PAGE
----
Definition of an outgoing tide?

Ahoy Dopers!

Is it accurate to say that high tide is the peak of the incoming tide and that immediately after that point, the tide is outgoing?

For example if high tide is listed as 6pm and low tide is listed as 12am, does the outgoing tide start at 6:01pm and continue on until 12am?

That’s my understanding. Also known as ebb tide.

Hard to see how else it could be interpreted.

Thanks, I’m planning to fly fish for strped bass and they recommend fishing around dusk on an outgoing tide. Once you start reading too many tide charts, weather sites and fly fishing fora, you can get a little confused.

Except the change of the tide from incoming to outgoing does not take a minute. It takes a second if that.

Literally the water is moving one direction and then it is moving the other direction.

You won’t see this on the beach where the waves interfere with your perception of the water movement. If your there you assume the change of the tide takes a long time like 15-20 minutes before you notice it. But you can see it at a tidal creek or river where the waves do not interfere.

I live on the NH coast and seen it many times.

It may be worth consulting a tide graph rather than a simple table - if the recommendation is to fish on a falling tide, it may mean that it’s best to wait until the water is receding at pace - which may be a little while after the peak - and for some places with complex tide patterns that are very far from sinusoidal, you might need to wait until after a second peak (i.e. if it’s a double tide).

I’m not sure I’d say the “peak” of the incoming tide matches the high tide point. It depends on what’s important to you. If you’re leaving stuff on the beach and are worried about it getting washed away, then yes, the peak is the highest point. If you are crossing a channel and want to avoid bad currents, then the peak is closer to halfway between the low and high tide times.

Said another way, “peak tide” can refer either to peak flow rate which tends to occur about halfway between high & low tide, or it can mean “moment of high tide”. I can even imagine a not very literate fishing advice-giver speaking of “peak low tide” meaning the moment of lowest tide.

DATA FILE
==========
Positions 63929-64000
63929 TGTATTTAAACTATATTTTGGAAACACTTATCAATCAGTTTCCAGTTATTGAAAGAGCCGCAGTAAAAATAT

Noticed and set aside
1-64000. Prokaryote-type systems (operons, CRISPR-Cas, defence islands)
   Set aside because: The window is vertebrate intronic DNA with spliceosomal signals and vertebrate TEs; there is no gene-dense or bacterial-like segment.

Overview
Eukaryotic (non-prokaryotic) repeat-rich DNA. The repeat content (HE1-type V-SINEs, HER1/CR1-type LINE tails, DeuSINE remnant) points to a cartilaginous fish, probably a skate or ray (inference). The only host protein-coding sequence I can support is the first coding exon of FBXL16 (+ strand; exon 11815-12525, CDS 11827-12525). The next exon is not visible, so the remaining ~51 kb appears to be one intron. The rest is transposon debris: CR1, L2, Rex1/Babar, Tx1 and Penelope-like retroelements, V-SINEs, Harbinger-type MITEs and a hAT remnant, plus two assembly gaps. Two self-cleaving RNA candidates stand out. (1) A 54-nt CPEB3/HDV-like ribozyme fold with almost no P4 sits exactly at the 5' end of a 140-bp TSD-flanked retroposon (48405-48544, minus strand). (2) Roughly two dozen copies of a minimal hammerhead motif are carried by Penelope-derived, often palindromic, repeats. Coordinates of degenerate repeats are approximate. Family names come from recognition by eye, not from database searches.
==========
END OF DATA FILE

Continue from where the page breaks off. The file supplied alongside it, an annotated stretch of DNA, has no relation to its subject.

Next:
None of these would be technically correct usage, but a lot of fishing guys aren’t much into technical language correctness.

It sounds more like the recommendation is something to do with the best time to get a bite.

Yup. And despite my name, I have no clue whether the best time for fishing is related to water level, flow rate, or something else entirely.

IANA fisherman either, but around here the phase of the moon and the wind speed & direction seem to be key variables.

I have a sneaking suspicion it’s 100% random, but the human propensity to find patterns in random data causes fisher-folks to build up a series of overlapping and contradictory rules of thumb for which conditions foretell success.

Then again, you’d certainly expect that certain species of fish in certain locales would find some conditions more favorable for feeding than others.

Offhand, one would expect that a falling tide, in which the direction of flow is away from the land, would bring more food than an incoming tide. Water near land is going to have more nutrients due to runoff and thus be more productive, as well as food brought down to the sea by rivers.

On flat, sandy beaches, the tide rises and small fish can travel up the beach to eat invertebrates that hide in the sand in the intertidal zone. As the tide falls, the smaller fish head out to deeper water and the larger predatory fish feed on them - at least, it’s often like that around here - the best time for catching mackerel and sea bass is on the falling tide.